- Shamsher, Monee K; Ploski Jonathan, Radu Aurelian (October 2002). "Karyopherin beta 2B participates in mRNA export from the nucleus". Proc. Natl. Acad. Sci. U.S.A. (United States) 99 (22): 14195â9. doi:10.1073/pnas.212518199. ISSN 0027-8424. PMC 137860. PMID 12384575.
- Kataoka, N; Diem M D, Kim V N, Yong J, Dreyfuss G (November 2001). "Magoh, a human homolog of Drosophila mago nashi protein, is a component of the splicing-dependent exon-exon junction complex". EMBO J. (England) 20 (22): 6424â33. doi:10.1093/emboj/20.22.6424. ISSN 0261-4189. PMC 125744. PMID 11707413.
- Zolotukhin, Andrei S; Tan Wei, Bear Jenifer, Smulevitch Sergey, Felber Barbara K (February 2002). "U2AF participates in the binding of TAP (NXF1) to mRNA". J. Biol. Chem. (United States) 277 (6): 3935â42. doi:10.1074/jbc.M107598200. ISSN 0021-9258. PMID 11724776.
- Tang, H; Wong-Staal F (October 2000). "Specific interaction between RNA helicase A and Tap, two cellular proteins that bind to the constitutive transport element of type D retrovirus". J. Biol. Chem. (UNITED STATES) 275 (42): 32694â700. doi:10.1074/jbc.M003933200. ISSN 0021-9258. PMID 10924507.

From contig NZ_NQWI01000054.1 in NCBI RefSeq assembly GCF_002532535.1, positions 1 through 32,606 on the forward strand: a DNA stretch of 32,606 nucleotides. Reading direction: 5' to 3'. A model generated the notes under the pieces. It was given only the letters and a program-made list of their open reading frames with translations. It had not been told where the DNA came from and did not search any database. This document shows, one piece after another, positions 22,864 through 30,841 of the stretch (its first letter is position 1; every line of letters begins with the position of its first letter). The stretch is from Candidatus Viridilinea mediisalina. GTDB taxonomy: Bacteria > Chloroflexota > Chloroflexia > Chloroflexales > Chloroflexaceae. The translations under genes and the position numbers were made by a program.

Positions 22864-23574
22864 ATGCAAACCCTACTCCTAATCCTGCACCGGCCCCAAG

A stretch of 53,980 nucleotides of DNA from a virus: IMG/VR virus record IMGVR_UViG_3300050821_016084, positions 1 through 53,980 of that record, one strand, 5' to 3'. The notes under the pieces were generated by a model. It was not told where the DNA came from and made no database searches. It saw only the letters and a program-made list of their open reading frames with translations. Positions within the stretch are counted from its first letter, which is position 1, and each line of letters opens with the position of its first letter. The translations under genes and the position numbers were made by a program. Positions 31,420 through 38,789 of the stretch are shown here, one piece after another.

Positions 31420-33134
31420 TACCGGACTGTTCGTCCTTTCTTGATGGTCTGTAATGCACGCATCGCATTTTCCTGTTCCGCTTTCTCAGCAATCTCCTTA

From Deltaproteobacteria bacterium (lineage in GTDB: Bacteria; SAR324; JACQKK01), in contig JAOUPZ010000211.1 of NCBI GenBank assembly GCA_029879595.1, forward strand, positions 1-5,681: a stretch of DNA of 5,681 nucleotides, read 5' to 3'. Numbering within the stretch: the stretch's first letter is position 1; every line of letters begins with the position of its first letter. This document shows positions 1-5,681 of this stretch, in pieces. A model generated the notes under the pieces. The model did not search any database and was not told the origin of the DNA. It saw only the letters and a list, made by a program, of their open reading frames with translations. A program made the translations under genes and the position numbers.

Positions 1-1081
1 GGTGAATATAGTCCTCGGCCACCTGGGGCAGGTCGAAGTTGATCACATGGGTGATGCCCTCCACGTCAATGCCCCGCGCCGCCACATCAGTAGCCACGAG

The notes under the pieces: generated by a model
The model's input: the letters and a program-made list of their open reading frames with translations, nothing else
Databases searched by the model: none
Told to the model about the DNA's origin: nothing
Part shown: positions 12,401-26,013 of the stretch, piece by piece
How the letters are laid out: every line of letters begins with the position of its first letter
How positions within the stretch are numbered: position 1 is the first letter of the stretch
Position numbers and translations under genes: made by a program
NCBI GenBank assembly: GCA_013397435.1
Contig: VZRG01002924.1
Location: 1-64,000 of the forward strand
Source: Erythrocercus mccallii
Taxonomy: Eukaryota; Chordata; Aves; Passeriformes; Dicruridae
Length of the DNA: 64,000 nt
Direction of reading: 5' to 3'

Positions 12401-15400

- Saito, Kuniaki; Fujiwara Toshinobu, Katahira Jun, Inoue Kunio, Sakamoto Hiroshi (August 2004). "TAP/NXF1, the primary mRNA export receptor, specifically interacts with a neuronal RNA-binding protein HuD". Biochem. Biophys. Res. Commun. (United States) 321 (2): 291â7. doi:10.1016/j.bbrc.2004.06.140. ISSN 0006-291X. PMID 15358174.
- Herold, A; Suyama M, Rodrigues J P, Braun I C, Kutay U, Carmo-Fonseca M, Bork P, Izaurralde E (December 2000). "TAP (NXF1) belongs to a multigene family of putative RNA export factors with a conserved modular architecture". Mol. Cell. Biol. (UNITED STATES) 20 (23): 8996â9008. doi:10.1128/MCB.20.23.8996-9008.2000. ISSN 0270-7306. PMC 86553. PMID 11073998.